The late David Howard, the Treasurer of ASHA, and Publisher of the Saddle Horse Report published an editorial in the Saddle Horse Report prior to the 2005 Annual Meeting where the ASHA Membership would vote to approve or disapprove the reorganization. In this editorial, he said, “And in reality, it is not a terribly significant change except that it will enable the Association to more effectively raise funds, provide potential tax benefits to donors, save sales tax of certain purchases and enable the ASHA to use those funds to provide much needed promotion for this horse.” " To maintain the unity and mission, Fred was also named ASR President after the reorganization and served in both capacities congruently.

Judy Werner, a key member of the Planning Committee and former ASHA and ASR President, had this to say in regards to the history of the restructuring, “In 2004 I was asked to join the ASHA Planning Committee under the leadership of Joan Hamilton and Jim Ruwoldt. Jim brought his business acumen to the conversation and Joan her knowledge of the workings of the Registry and ASHA. After a year of talking to other equine organizations with registries-considering and rejecting plans-Joan and Jim presented the acted upon restructure plan to the ASHA board. Our mission was to make both entities stronger-with an interlocking connection to create stability for the breed.” 

This leads us to 2005. In 2005, after a year of debate, communication, and ultimately a vote of the ASHA membership (with ninety-one percent of the membership voting for the reorganization), a plan became real—The American Saddlebred Horse Association, Inc. becomes a public charity under the Section 501c3 of the IRS Code and the American Saddlebred Registry, organized under the Section 501c5 of the Code (making it not-for-profit but not subject to charitable donation benefits) handles registry matters. The newly formed ASHA’s mission was and remained to promote and protect the American Saddlebred breed through marketing and educational means. The newly formed ASR’s mission and remains to promote and protect the American Saddlebred through matters pertaining to the breeding and bloodlines of the breed, and overseeing certain awards programs. Very similar missions. Different functions. In the business world, it would be like two divisions, say Marketing and Record-Keeping, of a single corporation.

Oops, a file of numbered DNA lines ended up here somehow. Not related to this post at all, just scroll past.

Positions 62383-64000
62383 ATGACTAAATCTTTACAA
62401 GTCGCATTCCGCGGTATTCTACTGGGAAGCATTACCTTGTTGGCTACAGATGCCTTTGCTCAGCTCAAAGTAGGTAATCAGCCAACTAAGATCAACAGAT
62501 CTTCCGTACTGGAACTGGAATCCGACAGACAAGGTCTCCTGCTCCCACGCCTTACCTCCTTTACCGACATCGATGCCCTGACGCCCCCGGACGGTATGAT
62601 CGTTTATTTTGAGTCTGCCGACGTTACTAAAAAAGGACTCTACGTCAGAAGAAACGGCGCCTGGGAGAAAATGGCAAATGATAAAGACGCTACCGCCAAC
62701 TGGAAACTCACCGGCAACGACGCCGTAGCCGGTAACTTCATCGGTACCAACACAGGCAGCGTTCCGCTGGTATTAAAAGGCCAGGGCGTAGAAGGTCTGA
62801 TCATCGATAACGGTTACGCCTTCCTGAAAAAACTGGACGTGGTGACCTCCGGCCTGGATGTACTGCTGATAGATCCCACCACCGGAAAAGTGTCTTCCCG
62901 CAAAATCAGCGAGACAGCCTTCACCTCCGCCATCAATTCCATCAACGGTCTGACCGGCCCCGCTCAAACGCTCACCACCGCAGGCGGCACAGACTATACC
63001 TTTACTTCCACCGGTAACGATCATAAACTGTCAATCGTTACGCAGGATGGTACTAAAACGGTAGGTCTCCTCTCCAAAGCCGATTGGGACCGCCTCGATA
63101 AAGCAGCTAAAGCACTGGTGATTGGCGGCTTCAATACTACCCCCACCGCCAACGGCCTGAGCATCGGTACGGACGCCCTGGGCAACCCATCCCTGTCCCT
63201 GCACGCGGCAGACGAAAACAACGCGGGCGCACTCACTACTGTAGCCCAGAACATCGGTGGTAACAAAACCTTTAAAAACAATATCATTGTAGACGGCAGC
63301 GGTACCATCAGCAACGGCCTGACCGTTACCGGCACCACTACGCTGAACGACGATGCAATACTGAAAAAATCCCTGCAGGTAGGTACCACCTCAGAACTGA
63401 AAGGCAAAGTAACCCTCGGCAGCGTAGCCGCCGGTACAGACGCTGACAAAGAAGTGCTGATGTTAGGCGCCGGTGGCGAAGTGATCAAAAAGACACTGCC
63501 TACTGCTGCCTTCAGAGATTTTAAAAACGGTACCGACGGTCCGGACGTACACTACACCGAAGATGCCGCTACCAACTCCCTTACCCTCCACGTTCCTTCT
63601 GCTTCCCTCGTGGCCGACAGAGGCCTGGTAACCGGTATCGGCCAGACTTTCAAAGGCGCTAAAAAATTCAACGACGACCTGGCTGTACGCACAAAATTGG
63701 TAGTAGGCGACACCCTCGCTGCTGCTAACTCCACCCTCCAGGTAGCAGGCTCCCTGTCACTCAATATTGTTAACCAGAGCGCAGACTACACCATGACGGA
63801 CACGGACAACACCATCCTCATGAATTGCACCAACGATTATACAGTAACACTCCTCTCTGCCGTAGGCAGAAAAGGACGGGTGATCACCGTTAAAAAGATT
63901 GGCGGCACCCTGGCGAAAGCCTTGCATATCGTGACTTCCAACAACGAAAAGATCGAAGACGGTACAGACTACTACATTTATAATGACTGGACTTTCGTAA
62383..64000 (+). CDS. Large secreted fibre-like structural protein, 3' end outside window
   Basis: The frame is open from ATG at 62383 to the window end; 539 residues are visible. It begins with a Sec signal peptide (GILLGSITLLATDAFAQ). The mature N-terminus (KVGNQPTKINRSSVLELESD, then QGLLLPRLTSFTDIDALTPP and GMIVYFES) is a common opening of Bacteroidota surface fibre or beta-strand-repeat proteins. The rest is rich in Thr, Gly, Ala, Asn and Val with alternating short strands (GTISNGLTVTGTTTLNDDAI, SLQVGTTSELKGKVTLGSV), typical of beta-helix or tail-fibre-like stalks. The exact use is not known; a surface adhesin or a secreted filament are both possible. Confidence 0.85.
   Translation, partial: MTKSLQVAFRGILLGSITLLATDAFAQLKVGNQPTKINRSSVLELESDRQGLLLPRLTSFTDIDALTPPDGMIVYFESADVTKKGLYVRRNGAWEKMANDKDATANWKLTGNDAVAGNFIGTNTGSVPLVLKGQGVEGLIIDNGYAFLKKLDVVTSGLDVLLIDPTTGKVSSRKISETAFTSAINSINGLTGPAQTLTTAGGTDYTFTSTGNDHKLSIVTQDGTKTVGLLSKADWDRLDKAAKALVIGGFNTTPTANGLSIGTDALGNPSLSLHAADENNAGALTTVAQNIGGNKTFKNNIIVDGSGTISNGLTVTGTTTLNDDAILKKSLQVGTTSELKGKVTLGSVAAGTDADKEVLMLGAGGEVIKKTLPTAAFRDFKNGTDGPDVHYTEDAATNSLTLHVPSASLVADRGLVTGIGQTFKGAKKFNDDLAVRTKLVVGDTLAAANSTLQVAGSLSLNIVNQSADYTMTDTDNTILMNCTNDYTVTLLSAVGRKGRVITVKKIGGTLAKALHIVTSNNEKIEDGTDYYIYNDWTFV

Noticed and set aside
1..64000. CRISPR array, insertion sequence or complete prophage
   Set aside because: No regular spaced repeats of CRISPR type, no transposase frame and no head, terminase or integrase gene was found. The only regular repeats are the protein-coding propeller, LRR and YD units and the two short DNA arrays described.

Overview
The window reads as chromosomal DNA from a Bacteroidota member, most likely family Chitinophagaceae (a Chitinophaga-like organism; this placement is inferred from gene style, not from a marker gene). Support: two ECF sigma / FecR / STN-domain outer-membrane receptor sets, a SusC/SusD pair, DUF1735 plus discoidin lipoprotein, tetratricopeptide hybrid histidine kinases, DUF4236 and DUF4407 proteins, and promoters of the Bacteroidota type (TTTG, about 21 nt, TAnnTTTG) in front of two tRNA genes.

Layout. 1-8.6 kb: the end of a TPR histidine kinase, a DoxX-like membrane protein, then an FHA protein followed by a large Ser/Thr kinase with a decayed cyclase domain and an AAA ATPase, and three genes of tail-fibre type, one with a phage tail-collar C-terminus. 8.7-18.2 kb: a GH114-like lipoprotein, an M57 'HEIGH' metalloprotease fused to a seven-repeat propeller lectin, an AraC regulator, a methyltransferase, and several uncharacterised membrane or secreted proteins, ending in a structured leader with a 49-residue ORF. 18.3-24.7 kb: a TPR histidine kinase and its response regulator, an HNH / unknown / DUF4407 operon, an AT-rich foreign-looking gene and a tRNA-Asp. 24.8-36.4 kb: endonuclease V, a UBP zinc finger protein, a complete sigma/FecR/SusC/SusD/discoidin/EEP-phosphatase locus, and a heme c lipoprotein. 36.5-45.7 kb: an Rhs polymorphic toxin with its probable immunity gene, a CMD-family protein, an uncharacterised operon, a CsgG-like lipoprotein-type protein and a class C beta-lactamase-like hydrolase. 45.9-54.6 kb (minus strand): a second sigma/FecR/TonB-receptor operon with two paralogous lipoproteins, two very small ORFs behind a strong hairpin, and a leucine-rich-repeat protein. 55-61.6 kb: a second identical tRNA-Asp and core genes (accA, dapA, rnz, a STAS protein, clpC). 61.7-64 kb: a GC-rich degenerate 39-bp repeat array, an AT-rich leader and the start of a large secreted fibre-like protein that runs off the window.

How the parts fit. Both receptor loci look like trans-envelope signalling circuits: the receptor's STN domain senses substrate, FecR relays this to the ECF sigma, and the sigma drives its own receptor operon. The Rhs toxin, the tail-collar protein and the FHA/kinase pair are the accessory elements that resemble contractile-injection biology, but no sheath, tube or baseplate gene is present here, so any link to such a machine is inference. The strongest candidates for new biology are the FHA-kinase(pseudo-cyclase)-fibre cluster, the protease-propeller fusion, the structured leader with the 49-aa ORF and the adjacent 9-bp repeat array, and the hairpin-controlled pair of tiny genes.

As we move forward into the future, as all equine activities are challenged due to many factors, including availability of land, affordability, other discretionary activities, competition for time, less agrarian society, the list goes on, we need to make sure that we are single-minded and focused in our approach to matters including governance. We are a relatively small breed working hard to increase our distribution in new parts of the country; working hard to increase understanding of our horse’s versatility and usefulness; working hard to create and support shows of every size. Against these headwinds, we must fight unified in mission and resolve. We have to really pay attention to What Matters. As our president says, “United We Stand; Divided We Fall.”

To read an interesting article that recaps the history and reasoning behind the 2005 reorganization, here’s a link to an article from the March/April 2005 edition of the American Saddlebred magazine.